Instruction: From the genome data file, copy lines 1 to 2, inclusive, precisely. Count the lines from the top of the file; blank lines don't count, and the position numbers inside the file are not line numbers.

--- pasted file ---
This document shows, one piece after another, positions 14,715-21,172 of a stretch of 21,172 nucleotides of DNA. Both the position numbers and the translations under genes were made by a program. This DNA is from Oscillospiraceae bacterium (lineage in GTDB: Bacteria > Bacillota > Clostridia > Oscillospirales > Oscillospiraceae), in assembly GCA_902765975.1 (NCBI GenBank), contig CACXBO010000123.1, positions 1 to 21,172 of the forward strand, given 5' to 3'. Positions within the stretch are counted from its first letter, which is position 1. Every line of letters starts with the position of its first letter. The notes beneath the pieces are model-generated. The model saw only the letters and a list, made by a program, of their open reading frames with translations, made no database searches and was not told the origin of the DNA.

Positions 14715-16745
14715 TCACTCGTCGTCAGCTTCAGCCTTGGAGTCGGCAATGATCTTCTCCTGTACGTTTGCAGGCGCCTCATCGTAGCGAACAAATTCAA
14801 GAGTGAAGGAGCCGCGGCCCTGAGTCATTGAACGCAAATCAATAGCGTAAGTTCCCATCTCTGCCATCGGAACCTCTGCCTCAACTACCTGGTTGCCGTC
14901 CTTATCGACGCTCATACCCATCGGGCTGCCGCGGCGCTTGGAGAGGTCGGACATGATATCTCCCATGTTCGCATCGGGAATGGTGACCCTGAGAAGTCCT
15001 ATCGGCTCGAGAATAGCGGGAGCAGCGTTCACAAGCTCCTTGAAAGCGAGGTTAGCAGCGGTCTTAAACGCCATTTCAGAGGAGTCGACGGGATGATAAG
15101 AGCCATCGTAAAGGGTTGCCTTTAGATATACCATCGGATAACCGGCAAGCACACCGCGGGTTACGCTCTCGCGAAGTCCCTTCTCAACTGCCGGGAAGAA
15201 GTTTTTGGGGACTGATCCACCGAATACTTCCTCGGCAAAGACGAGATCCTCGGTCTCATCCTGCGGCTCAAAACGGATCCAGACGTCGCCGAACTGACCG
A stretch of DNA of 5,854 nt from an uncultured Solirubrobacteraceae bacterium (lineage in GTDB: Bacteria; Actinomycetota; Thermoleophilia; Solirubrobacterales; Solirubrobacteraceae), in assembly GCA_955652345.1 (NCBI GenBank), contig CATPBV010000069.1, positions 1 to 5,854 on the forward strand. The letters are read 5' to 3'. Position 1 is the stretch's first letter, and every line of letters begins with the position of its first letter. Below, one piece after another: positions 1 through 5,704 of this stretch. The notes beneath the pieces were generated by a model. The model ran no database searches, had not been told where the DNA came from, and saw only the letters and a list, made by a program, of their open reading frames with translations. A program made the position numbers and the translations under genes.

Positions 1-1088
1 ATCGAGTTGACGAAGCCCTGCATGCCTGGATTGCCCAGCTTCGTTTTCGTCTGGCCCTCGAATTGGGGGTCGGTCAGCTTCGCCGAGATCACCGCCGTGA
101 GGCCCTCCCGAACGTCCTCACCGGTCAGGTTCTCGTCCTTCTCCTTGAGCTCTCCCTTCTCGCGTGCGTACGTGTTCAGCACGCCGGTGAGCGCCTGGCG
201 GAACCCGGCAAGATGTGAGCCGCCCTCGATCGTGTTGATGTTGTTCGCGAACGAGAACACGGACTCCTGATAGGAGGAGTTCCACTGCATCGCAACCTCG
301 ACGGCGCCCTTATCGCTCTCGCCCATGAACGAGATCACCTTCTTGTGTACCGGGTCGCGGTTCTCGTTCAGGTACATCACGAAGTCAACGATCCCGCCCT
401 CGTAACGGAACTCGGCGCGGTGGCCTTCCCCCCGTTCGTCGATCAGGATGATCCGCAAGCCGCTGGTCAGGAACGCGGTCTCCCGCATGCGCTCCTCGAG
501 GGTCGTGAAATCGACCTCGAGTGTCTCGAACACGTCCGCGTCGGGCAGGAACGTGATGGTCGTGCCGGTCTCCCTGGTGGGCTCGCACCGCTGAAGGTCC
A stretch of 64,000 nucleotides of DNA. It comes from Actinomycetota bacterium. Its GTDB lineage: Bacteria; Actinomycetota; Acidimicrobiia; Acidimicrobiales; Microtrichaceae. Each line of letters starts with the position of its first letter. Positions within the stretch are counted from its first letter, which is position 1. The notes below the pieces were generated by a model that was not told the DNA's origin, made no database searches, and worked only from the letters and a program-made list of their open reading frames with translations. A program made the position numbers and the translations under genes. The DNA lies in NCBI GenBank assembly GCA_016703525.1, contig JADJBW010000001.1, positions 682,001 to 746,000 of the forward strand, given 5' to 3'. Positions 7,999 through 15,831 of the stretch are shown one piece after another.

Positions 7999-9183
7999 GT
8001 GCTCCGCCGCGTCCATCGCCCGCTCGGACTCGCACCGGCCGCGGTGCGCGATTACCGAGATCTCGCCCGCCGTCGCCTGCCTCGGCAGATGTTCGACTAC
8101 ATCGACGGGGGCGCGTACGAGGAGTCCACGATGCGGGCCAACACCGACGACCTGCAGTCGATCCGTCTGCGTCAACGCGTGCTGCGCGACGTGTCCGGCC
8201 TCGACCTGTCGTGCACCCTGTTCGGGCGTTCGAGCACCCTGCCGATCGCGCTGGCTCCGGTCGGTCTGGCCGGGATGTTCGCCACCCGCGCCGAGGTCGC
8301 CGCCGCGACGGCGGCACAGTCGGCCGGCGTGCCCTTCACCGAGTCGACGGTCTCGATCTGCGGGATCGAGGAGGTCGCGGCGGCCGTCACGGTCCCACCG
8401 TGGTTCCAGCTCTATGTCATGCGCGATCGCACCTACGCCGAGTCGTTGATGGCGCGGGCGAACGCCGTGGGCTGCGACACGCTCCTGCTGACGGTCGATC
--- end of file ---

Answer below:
This document shows, one piece after another, positions 14,715-21,172 of a stretch of 21,172 nucleotides of DNA. Both the position numbers and the translations under genes were made by a program. This DNA is from Oscillospiraceae bacterium (lineage in GTDB: Bacteria > Bacillota > Clostridia > Oscillospirales > Oscillospiraceae), in assembly GCA_902765975.1 (NCBI GenBank), contig CACXBO010000123.1, positions 1 to 21,172 of the forward strand, given 5' to 3'. Positions within the stretch are counted from its first letter, which is position 1. Every line of letters starts with the position of its first letter. The notes beneath the pieces are model-generated. The model saw only the letters and a list, made by a program, of their open reading frames with translations, made no database searches and was not told the origin of the DNA.

Positions 14715-16745